The bactericidal activity of phagocytin on Gram-negative enteric bacilli is influenced by the reaction of the medium; the more acid the environment, the more marked is the activity.
Phagocytin exerts approximately the same action whether citrate, acetate, or phosphate salts are used as buffer, and the addition of glucose, casein hydrolysate, or cation binding agents does not produce notable change. Although proteins in general have but little effect, the inclusion in the medium of a high concentration of bovine plasma albumin neutralizes the lethal action of phagocytin on enteric bacilli. Very high concentrations of magnesium or calcium ions antagonize but do not completely block the bactericidal effect.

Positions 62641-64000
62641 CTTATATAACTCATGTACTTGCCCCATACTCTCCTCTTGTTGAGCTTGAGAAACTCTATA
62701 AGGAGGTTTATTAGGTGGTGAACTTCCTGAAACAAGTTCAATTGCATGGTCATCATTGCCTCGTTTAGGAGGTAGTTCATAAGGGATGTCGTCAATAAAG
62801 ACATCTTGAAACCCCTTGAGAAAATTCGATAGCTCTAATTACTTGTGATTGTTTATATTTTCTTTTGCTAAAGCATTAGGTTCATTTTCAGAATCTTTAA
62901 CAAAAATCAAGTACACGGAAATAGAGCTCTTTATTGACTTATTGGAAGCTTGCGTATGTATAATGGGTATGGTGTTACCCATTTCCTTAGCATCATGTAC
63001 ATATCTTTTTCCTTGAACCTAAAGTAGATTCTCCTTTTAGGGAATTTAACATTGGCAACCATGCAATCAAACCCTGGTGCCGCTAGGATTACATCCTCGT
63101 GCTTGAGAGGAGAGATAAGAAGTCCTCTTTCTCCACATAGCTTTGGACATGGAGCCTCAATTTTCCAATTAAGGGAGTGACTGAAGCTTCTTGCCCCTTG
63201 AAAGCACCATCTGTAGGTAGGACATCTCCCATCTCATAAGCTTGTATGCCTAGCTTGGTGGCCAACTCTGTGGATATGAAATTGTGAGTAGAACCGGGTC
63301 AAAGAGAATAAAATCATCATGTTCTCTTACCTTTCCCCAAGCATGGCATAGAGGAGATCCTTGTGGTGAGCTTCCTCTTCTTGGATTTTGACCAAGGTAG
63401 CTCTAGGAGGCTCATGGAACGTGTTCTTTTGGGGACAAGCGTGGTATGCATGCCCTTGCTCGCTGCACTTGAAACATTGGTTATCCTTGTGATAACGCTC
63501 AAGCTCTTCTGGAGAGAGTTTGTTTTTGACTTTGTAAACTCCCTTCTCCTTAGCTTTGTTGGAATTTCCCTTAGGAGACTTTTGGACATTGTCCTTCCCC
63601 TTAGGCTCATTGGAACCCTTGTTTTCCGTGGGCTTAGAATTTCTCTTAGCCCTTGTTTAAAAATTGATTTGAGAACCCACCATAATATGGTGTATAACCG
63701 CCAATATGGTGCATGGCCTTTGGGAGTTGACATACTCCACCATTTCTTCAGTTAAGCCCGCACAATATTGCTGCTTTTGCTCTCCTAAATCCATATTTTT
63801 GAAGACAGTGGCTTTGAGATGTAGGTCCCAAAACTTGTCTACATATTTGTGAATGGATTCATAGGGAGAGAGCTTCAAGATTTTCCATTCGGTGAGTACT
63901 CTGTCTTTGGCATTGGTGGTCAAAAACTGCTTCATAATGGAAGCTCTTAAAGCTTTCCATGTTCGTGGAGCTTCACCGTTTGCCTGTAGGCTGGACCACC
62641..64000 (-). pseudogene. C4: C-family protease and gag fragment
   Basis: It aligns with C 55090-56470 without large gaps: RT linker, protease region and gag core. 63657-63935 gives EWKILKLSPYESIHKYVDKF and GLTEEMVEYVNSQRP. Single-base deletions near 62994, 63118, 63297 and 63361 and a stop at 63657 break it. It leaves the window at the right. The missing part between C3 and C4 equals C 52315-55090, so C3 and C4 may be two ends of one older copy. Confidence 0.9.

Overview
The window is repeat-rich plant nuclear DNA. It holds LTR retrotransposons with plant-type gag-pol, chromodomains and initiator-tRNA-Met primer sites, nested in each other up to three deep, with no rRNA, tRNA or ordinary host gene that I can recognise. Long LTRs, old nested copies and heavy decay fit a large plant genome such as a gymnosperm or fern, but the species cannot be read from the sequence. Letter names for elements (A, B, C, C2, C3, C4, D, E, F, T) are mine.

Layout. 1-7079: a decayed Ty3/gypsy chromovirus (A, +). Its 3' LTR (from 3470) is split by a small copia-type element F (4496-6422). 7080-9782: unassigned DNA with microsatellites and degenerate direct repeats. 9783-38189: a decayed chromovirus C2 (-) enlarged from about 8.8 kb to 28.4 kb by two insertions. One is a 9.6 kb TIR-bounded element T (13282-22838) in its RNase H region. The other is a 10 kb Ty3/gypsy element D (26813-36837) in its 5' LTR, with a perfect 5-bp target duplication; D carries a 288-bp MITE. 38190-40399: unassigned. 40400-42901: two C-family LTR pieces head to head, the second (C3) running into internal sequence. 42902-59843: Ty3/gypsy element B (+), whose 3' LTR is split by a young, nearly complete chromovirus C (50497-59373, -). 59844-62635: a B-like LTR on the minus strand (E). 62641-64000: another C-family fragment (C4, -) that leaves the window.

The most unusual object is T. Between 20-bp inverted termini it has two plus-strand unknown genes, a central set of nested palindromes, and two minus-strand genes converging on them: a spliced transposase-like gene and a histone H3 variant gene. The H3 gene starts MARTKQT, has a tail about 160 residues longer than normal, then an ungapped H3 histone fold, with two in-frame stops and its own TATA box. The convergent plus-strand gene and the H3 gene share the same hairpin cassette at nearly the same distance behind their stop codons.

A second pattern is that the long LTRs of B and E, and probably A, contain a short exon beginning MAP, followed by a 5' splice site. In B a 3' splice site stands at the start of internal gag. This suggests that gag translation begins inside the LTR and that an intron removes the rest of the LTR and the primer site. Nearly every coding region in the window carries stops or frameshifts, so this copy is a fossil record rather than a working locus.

The bactericidal activity of phagocytin is essentially independent of the numbers of bacteria exposed; a 100-fold increase m the numbers of enteric bacilli results in approximately a 2-fold increase in the concentration of phagocytin required to kill 90 per cent of them.
When susceptible microorganisms are exposed to phagocytin at 0°C., practically no killing takes place. At higher temperatures the bactericidal action is rapid, being well advanced in 5 minutes and complete within 30 minutes.